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Scientific Articles   |    
Fracture of the Anteromedial Facet of the Coronoid Process
Job N. Doornberg, MS1; David C. Ring, MD1
1 Orthopaedic Hand and Upper Extremity Service, Massachusetts General Hospital, Yawkey Center Suite 2100, 55 Fruit Street, Boston, MA 02114. E-mail address for D. Ring: dring@partners.org
View Disclosures and Other Information
In support of their research for or preparation of this manuscript, one or more of the authors received grants or outside funding from the AO Foundation, Wright Medical, Inc., Joint Active Systems, and a grant from Stichting Anna-Fonds (Dutch Orthopaedic Research). None of the authors received payments or other benefits or a commitment or agreement to provide such benefits from a commercial entity. No commercial entity paid or directed, or agreed to pay or direct, any benefits to any research fund, foundation, educational institution, or other charitable or nonprofit organization with which the authors are affiliated or associated.
Investigation performed at the Orthopaedic Hand and Upper Extremity Service, Massachusetts General Hospital, Boston, Massachusetts

The Journal of Bone and Joint Surgery, Incorporated
J Bone Joint Surg Am, 2006 Oct 01;88(10):2216-2224. doi: 10.2106/JBJS.E.01127
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Abstract

Background: Fracture of the anteromedial facet of the coronoid was recently recognized as a distinct type of coronoid fracture resulting from a varus posteromedial rotational injury force. Very few reports are available to help guide the management of these injuries.

Methods: Eighteen patients with a fracture of the anteromedial facet of the coronoid process were treated over a six-year period. Twelve patients were treated for the acute fracture, and six were managed after initial treatment elsewhere. All but three patients (two with concomitant fracture of the olecranon and one with a second fracture at the base of the coronoid) had avulsion of the origin of the lateral collateral ligament complex from the lateral epicondyle. The initial treatment was operative in fifteen patients and nonoperative in three. The coronoid fracture was secured with a plate applied to the medial surface of the coronoid in nine patients, a screw in one patient, and sutures in one patient. It was not repaired in the remaining seven patients.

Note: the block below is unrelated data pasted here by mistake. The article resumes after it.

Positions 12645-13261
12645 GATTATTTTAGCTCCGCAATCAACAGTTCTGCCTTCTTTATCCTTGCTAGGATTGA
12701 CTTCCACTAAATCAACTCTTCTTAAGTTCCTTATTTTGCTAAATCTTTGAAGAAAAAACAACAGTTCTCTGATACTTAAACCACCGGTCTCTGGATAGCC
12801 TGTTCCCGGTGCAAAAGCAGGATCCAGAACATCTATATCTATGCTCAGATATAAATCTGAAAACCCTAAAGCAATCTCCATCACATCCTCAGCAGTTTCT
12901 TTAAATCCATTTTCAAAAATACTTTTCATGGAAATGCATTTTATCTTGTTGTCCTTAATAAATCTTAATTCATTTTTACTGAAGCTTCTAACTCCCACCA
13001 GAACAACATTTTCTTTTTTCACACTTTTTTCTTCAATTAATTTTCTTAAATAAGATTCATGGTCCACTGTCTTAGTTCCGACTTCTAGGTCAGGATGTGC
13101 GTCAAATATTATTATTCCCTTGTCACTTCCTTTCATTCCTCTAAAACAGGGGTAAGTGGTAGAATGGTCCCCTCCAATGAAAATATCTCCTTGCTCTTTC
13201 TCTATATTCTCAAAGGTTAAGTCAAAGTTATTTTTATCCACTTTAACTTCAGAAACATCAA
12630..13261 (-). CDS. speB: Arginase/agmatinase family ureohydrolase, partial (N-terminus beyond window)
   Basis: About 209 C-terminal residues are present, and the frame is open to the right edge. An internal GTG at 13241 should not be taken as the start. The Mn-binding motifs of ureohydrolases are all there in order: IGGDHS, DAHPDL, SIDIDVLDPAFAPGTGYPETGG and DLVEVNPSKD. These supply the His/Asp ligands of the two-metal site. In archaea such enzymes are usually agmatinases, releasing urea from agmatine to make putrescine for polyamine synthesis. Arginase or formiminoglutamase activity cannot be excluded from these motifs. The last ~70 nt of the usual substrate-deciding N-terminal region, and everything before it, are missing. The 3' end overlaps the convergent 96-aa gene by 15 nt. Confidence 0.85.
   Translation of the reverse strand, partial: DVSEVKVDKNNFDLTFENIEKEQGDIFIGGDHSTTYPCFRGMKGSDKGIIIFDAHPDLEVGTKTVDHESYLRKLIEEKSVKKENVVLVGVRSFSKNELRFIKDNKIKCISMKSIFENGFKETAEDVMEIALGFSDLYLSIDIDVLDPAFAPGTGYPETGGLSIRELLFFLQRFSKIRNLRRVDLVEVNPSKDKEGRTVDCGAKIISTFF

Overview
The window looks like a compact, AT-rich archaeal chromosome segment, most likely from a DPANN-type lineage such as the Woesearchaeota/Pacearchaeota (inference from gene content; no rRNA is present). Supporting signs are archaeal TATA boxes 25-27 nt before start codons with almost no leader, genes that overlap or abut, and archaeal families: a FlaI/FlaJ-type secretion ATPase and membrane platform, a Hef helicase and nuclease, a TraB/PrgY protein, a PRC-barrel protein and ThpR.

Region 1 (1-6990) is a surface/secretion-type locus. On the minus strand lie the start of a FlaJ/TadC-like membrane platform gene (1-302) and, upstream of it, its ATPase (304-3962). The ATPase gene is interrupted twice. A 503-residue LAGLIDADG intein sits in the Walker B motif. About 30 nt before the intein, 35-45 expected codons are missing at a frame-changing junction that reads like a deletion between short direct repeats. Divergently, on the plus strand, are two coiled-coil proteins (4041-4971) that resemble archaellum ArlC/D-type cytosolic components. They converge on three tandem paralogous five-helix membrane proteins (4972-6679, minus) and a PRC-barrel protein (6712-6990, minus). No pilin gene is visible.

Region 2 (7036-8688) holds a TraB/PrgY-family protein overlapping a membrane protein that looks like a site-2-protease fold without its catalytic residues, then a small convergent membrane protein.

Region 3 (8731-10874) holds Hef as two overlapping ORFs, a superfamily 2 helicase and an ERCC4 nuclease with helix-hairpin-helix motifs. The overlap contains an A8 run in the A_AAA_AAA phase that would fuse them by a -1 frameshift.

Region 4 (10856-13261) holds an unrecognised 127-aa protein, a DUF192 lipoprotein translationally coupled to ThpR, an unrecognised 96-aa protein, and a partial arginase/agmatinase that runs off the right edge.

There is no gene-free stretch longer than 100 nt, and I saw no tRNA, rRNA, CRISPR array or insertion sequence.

Results: At the final evaluation, an average of twenty-six months after the injury, six patients had malalignment of the anteromedial facet of the coronoid with varus subluxation of the elbow, which was due to the fact that the fracture had not been specifically treated in four patients and to loss of fracture fixation in two patients. All six had development of arthrosis and a fair or poor result according to the system of Broberg and Morrey. The remaining twelve patients had good or excellent elbow function.

Conclusions: Anteromedial fractures of the coronoid are associated with either subluxation or complete dislocation of the elbow in most patients. Secure fixation of the coronoid fracture usually restores good elbow function.

Level of Evidence: Therapeutic Level III. See Instructions to Authors for a complete description of levels of evidence.

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    These activities have been planned and implemented in accordance with the Essential Areas and policies of the Accreditation Council for Continuing Medical Education (ACCME) through the joint sponsorship of the American Academy of Orthopaedic Surgeons and The Journal of Bone and Joint Surgery, Inc. The American Academy of Orthopaedic Surgeons is accredited by the ACCME to provide continuing medical education for physicians.
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